My latest for Quartz is on the danger of generalizing generations:
Three years ago, TIME magazine published a cover story called “The Me Me Me Generation—Millennials are lazy, entitled narcissists who still live with their parents.” It was the print version of clickbait, designed to be devoured by TIME’s Baby Boomer base, or perhaps flipped through angrily by millennials killing time at TIME’s most reliable subscriber, the doctor’s office. That is, if the millennials in question were lucky enough to have health insurance, which roughly 23% did not at the time
Of course, these kinds of inconvenient statistics did not make it into the piece. When TIME’s cover story was published, millennials were in the fourth year of the “jobless recovery,” facing high unemployment, mounting debt, and an eroded social safety net. And yet, with breathtaking cluelessness, TIME framed the millennials’ desperate search for stable work as a privileged character flaw—look at the kids too flaky to handle “choosing from a huge array of career options.”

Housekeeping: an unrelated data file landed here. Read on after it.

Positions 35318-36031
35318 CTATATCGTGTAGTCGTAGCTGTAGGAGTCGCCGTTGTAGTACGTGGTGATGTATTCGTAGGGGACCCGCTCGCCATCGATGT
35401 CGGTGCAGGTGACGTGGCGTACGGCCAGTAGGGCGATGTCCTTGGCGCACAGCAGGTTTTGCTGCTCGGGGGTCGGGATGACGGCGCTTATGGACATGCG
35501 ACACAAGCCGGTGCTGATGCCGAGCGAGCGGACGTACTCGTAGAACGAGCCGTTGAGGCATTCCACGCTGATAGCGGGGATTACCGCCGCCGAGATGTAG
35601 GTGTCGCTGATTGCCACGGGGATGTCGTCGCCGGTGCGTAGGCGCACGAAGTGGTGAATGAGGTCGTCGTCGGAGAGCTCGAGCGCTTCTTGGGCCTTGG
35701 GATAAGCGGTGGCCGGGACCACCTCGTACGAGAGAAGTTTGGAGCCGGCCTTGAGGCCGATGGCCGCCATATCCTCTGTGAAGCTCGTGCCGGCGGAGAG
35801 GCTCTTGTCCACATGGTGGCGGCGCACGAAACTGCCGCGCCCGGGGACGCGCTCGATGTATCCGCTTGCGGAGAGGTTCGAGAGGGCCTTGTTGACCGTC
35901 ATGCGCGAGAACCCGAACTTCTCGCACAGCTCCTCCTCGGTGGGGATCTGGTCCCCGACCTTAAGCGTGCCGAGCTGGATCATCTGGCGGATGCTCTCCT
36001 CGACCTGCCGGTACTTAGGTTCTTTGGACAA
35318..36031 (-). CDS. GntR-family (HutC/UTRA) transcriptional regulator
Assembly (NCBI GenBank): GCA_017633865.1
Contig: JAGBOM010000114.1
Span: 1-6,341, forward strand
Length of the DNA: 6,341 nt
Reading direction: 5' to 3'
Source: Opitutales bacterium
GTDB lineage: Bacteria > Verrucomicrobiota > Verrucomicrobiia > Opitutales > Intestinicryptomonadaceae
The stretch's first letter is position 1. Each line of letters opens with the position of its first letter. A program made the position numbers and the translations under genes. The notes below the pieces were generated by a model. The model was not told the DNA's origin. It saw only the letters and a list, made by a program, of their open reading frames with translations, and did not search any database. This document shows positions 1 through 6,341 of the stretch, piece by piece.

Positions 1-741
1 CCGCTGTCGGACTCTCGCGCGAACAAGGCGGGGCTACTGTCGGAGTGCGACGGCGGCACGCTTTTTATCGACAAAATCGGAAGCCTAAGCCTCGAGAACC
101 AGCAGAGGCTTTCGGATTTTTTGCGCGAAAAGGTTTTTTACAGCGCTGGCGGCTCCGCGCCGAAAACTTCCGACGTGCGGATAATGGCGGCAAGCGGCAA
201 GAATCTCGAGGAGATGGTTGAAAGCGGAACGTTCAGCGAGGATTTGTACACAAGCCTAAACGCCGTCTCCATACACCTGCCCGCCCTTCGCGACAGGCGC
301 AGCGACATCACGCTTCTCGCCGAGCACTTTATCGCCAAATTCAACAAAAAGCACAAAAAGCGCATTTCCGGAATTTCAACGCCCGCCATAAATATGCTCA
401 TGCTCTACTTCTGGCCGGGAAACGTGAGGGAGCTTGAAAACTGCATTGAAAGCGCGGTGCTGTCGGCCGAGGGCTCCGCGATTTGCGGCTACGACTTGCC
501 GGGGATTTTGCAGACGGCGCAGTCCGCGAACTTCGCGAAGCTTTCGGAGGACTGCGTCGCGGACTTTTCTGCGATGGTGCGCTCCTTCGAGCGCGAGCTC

Fast forward to 2016, and millennials are now valued as an electoral prize and a revenue source. Media coverage has adjusted accordingly. But the idea that today’s young people are narcissistic and lazy lingers just beneath the surface. Browsing through news articles, two parallel worlds of millennials emerge. The first is inhabited by overtly political youth advocating for controversial initiatives like campus safe spaces. The second is filled with young consumers who are happy and prosperous yet prefer style over stuff–which, upon closer examination, is a euphemistic way of saying they cannot afford to buy much stuff anyway.
These narratives are more nuanced than TIME’s ridiculous 2013 attempt to capture millennials, but they still fail to accurately portray the reality of young people’s lives. For one thing, most depictions fail to define the age bracket of the cohort and relate it to historical context. In this way, critics often end up repackaging millennials’ economic desperation as lifestyle choices, leading to a sort of generational gaslighting over what life in the new economy is really like.